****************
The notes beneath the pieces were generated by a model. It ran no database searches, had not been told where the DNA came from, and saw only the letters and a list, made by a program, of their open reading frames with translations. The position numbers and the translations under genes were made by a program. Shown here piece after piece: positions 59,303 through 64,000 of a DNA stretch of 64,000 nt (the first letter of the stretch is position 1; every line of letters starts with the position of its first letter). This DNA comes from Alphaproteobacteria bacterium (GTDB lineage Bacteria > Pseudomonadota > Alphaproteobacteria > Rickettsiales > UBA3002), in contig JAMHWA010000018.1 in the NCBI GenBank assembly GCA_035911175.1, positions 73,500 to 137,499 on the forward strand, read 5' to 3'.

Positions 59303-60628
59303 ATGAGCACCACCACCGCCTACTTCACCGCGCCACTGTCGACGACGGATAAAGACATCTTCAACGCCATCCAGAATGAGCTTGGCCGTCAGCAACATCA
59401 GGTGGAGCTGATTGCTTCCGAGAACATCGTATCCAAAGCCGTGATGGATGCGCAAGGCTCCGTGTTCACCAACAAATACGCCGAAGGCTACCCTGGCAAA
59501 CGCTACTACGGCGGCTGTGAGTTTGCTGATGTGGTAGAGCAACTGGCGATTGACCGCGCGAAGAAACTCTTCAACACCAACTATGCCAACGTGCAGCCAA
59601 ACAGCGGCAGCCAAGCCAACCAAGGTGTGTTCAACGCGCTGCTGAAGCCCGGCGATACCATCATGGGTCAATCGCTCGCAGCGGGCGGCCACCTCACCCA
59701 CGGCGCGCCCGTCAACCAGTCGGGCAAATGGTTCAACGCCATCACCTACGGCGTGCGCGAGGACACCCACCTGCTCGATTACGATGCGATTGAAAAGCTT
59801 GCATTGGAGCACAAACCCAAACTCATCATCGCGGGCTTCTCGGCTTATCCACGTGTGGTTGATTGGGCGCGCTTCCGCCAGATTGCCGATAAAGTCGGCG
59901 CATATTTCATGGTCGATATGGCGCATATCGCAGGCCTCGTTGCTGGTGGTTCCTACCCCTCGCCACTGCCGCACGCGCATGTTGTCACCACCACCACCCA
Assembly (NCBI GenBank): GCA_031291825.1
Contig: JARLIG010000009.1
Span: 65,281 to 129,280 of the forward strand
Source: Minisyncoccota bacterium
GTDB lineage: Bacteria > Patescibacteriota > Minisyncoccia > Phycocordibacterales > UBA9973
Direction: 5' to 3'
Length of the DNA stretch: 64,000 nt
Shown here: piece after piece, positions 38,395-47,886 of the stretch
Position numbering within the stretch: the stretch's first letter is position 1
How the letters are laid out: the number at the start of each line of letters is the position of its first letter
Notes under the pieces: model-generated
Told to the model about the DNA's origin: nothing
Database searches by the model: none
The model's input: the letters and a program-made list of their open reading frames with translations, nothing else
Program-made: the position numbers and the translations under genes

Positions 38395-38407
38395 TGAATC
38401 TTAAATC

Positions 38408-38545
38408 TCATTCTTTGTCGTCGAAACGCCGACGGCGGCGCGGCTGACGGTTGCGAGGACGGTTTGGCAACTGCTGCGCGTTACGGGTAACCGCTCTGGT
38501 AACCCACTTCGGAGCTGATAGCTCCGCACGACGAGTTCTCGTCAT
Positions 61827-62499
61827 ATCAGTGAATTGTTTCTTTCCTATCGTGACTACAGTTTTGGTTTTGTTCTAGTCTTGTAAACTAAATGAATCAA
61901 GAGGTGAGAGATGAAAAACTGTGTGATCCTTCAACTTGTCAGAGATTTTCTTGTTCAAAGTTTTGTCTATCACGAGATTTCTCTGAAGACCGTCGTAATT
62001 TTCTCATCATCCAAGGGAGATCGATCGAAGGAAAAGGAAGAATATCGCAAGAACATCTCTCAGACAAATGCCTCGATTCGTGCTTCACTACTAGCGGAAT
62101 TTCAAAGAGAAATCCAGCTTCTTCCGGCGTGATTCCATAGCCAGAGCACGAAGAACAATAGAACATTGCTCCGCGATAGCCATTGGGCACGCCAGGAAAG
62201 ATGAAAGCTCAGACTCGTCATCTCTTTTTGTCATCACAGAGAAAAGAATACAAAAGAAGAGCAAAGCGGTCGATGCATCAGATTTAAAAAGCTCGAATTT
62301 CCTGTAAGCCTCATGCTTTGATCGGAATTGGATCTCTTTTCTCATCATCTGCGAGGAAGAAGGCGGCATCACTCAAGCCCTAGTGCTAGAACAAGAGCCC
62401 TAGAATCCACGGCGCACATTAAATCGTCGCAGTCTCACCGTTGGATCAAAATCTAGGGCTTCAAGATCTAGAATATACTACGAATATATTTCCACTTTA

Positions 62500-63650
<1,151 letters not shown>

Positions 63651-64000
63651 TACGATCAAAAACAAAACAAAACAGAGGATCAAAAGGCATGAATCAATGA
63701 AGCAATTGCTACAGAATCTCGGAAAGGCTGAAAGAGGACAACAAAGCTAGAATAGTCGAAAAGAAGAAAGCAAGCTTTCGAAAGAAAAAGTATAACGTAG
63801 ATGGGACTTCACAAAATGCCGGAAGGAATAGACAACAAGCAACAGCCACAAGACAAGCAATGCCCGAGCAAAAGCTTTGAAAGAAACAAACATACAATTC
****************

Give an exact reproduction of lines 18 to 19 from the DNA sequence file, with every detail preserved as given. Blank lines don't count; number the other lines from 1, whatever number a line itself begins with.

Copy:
Position numbering within the stretch: the stretch's first letter is position 1
How the letters are laid out: the number at the start of each line of letters is the position of its first letter